Empirical Economics

, Volume 57, Issue 6, pp 2129–2148 | Cite as

Determinants of demand for traditional Chinese opera

  • Junlong WuEmail author
  • Keshen Jiang
  • Chaoqing Yuan


Following the econometric approach in cultural economics, this paper investigates factors that determine the demand for traditional Chinese opera by applying annual aggregate time series data from 1995 to 2015 in China. The analysis estimates two multiple linear regression equations for traditional Chinese opera by OLS. We find a positive effect of the income level and a negative effect of the admission ticket price on the demand for traditional Chinese opera. We are able to identify that opera, dance and music might not be close substitutes to traditional Chinese opera or cannot be easily defined as complements to it. Attendance is found to be insignificantly affected by capacity constraints and quality of traditional Chinese opera. The percentage of the population with college or higher degree has a negative impact on traditional Chinese opera attendance. The results also reveal that 2-year lagged consumption capital and the proportion of 15–24-year-old population positively affect current demand for traditional Chinese opera.


Demand Determinants Traditional Chinese opera Performing arts 

JEL Classification

Z11 L32 L82 D12 



The authors wish to thank two anonymous referees whose valuable comments significantly improve the quality of the paper and Professor Robert M. Kunst whose constructive suggestions and impressive editorial work eliminate many errors of the paper and promote the academic exchange of economic research on traditional Chinese opera.


  1. Abbe-Decarroux F (1994) The perception of quality and demand for services: empirical application to the performing arts. J Econ Behav Organ 23(1):99–107Google Scholar
  2. Akdede SH, King J (2006) Demand for and productivity analysis of Turkish public theater. J Cult Econ 30(3):219–231Google Scholar
  3. Ateca-Amestoy V (2008) Determining heterogeneous behavior for theater attendance. J Cult Econ 32(2):127–151Google Scholar
  4. Baumol WJ, Bowen WG (1966) Performing arts: the economic dilemma. Twentieth Century Fund, New YorkGoogle Scholar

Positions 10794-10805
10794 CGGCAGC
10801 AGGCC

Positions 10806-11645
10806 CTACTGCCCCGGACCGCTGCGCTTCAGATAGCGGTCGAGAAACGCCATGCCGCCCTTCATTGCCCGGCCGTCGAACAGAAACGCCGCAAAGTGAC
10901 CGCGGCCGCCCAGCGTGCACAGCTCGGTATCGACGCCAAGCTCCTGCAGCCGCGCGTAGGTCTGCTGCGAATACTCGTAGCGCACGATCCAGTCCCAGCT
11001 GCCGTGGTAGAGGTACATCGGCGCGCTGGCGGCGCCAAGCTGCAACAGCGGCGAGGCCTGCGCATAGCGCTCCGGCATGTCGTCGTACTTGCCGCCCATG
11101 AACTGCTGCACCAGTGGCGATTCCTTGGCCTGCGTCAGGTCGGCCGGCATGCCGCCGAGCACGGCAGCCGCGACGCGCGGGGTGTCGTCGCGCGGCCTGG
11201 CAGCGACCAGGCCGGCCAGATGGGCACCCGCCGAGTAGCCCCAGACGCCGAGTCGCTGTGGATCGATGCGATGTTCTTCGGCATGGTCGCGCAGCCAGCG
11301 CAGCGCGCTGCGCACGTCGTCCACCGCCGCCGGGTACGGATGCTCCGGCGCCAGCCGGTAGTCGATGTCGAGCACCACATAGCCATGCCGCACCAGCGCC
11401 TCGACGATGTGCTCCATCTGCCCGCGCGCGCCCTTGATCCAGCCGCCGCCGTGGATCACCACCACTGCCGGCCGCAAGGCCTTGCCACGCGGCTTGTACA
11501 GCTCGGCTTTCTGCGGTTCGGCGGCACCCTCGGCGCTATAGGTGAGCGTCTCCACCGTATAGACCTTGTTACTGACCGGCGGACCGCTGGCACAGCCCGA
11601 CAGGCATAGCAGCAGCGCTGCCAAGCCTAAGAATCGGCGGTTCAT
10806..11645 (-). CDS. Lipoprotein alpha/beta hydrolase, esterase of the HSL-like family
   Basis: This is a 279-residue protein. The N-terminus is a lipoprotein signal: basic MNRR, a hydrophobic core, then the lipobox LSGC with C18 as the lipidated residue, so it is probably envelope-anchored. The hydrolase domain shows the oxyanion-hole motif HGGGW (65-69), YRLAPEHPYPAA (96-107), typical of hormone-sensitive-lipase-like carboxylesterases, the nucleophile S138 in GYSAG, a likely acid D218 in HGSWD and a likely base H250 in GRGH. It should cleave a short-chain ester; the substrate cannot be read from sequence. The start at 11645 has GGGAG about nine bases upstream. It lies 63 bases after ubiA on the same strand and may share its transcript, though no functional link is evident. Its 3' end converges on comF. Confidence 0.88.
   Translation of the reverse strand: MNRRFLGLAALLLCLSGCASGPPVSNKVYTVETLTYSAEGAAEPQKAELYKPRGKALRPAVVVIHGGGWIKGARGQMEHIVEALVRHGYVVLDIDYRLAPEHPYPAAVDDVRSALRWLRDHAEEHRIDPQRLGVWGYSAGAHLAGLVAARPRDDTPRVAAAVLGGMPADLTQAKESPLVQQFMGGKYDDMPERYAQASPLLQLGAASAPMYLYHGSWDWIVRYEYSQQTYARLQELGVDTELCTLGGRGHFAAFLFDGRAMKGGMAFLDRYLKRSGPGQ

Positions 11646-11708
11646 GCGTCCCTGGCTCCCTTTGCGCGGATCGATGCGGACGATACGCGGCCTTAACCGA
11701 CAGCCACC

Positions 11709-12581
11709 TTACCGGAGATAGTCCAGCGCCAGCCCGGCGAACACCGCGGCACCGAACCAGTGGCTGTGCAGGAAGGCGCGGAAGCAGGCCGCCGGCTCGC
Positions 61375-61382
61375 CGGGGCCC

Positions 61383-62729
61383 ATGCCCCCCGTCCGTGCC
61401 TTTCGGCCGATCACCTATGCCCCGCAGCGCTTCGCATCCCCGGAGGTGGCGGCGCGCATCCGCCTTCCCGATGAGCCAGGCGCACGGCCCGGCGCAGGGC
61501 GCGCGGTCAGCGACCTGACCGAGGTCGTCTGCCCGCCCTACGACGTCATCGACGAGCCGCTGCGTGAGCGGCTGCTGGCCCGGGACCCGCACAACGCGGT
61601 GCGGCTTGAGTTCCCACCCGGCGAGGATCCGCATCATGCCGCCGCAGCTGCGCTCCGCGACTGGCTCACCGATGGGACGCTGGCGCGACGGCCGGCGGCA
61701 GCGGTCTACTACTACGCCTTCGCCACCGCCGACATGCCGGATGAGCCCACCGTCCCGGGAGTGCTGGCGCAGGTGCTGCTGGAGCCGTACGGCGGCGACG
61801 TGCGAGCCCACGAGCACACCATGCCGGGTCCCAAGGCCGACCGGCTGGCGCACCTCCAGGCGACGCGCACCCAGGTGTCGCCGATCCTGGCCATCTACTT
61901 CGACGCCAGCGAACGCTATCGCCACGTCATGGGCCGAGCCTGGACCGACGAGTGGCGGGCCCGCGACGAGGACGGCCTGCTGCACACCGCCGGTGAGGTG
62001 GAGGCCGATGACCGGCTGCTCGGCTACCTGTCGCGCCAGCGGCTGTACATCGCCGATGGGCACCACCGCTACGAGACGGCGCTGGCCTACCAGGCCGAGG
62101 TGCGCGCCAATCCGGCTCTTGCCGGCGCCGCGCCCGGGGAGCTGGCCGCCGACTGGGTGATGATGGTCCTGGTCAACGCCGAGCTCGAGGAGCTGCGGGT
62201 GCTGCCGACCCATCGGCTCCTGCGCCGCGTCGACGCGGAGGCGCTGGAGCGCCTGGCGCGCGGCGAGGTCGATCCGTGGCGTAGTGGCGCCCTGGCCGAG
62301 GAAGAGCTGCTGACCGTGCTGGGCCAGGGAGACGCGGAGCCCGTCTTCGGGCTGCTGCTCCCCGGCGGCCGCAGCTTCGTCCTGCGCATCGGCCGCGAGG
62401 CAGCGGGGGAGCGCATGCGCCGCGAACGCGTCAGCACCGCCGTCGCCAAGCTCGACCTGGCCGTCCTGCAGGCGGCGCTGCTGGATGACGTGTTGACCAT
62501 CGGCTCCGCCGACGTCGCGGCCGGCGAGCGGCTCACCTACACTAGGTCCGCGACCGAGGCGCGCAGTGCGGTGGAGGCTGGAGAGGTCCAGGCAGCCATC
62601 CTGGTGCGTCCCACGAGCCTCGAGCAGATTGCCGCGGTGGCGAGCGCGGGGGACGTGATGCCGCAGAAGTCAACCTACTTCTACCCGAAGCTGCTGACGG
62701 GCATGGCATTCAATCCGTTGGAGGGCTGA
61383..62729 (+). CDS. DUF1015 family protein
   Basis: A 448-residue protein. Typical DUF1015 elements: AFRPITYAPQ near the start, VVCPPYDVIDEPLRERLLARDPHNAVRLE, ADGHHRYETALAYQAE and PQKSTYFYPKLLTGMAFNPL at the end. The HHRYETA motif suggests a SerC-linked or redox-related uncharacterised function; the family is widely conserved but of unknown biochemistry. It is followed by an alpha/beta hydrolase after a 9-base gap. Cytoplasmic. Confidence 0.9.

5. Becker GS, Murphy KM (1988) A theory of rational addiction. J Polit Econ 96(4):675–700Google Scholar
  6. Bonato L, Gagliardi F, Gorelli S (1990) The demand for live performing arts in Italy. J Cult Econ 14(2):41–52Google Scholar
  7. Castiglione C, Infante D (2016) Rational addiction and cultural goods: the case of the Italian theatergoer. J Cult Econ 40(2):163–190Google Scholar
  8. Catherine Y (2007) Refined beauty, new woman, dynamic heroine or fighter for the nation? Perceptions of China in the programme selection for Mei Lanfang’s performances in Japan (1919), the United States (1930) and the Soviet Union (1935). Eur J East Asian Stud 6(1):75–102Google Scholar
  9. Cheng TC, Wen WJ (2011) Determinants of performing arts attendance in Taiwan: a multivariate probit analysis. Appl Econ Lett 18(15):1437–1442Google Scholar
  10. Corning J, Levy A (2002) Demand for live theater with market segmentation and seasonality. J Cult Econ 26(3):217–235Google Scholar
  11. Dicky DA, Fuller WA (1979) Distribution of the estimators for autoregressive time series with a unit root. J Am Stat Assoc 74:427–431Google Scholar
  12. Ekelund RB, Ritenour S (1999) An exploration of the Beckerian theory of time costs: symphony concert demand. Am J Econ Soc 58(4):887–899Google Scholar
  13. Enders W (2015) Applied econometric time series. Wiley, HobokenGoogle Scholar
  14. Engle RF, Granger CW (1987) Co-integration and error correction: representation, estimation and testing. Econometrica 55(2):251–276Google Scholar
  15. Felton MV (1989) Major influences on the demand for opera tickets. J Cult Econ 13(1):53–64Google Scholar
  16. Felton MV (1992) On the assumed inelasticity of demand for the performing arts. J Cult Econ 16(1):1–12Google Scholar
  17. Felton MV (1994) Evidence of the existence of the cost disease in the performing arts. J Cult Econ 18(4):301–312Google Scholar
  18. Gapinski JH (1984) The economics of performing Shakespeare. Am Econ Rev 74(3):458–466Google Scholar
  19. Gapinski JH (1986) The lively arts as substitutes for the lively arts. Am Econ Rev 76(2):20–25Google Scholar
  20. Getzner M (2002) Determinants of public cultural expenditures: an exploratory time series analysis for Austria. J Cult Econ 26(4):287–306Google Scholar
  21. Getzner M (2015) Cultural politics: exploring determinants of cultural expenditure. Poetics 49(2):60–75Google Scholar
  22. Goldman SA (2012) Opera and the city: the politics of culture in Beijing, 1770–1900. Stanford University Press, StanfordGoogle Scholar
  23. Gray CM (2003) Participation. In: Towse R (ed) A handbook of cultural economics. Edward Elgar, Cheltenham, pp 356–365Google Scholar
  24. Grisolia JM, Willis K (2012) A latent class model for theatre demand. J Cult Econ 36(2):113–139Google Scholar
  25. Haug AA (1992) Critical values for the Z α-Phillips–Ouliaris test for cointegration. Oxf B Econ Stat 54(3):473–480Google Scholar
  26. Jenkins SP, Austen-Smith D (1987) Interdependent decision-making in nonprofit industries: a simultaneous equation analysis of English provincial theatres. Int J Ind Organ 5(2):149–174Google Scholar
  27. Krebs S, Pommerehne WW (1995) Politico-economic interactions of German public Chinese traditional opera institutions. J Cult Econ 19(1):17–32Google Scholar
  28. Kurabayashi Y, Ito T (1992) Socio-economic characteristics of audiences for Western classical music in Japan: a statistical analysis. In: Towse R, Khakee A (eds) Cultural economics. Springer, Berlin, pp 275–287Google Scholar
  29. Laamanen JP (2013) Estimating demand for opera using sales system data: the case of Finnish national Opera. J Cult Econ 37(4):417–432Google Scholar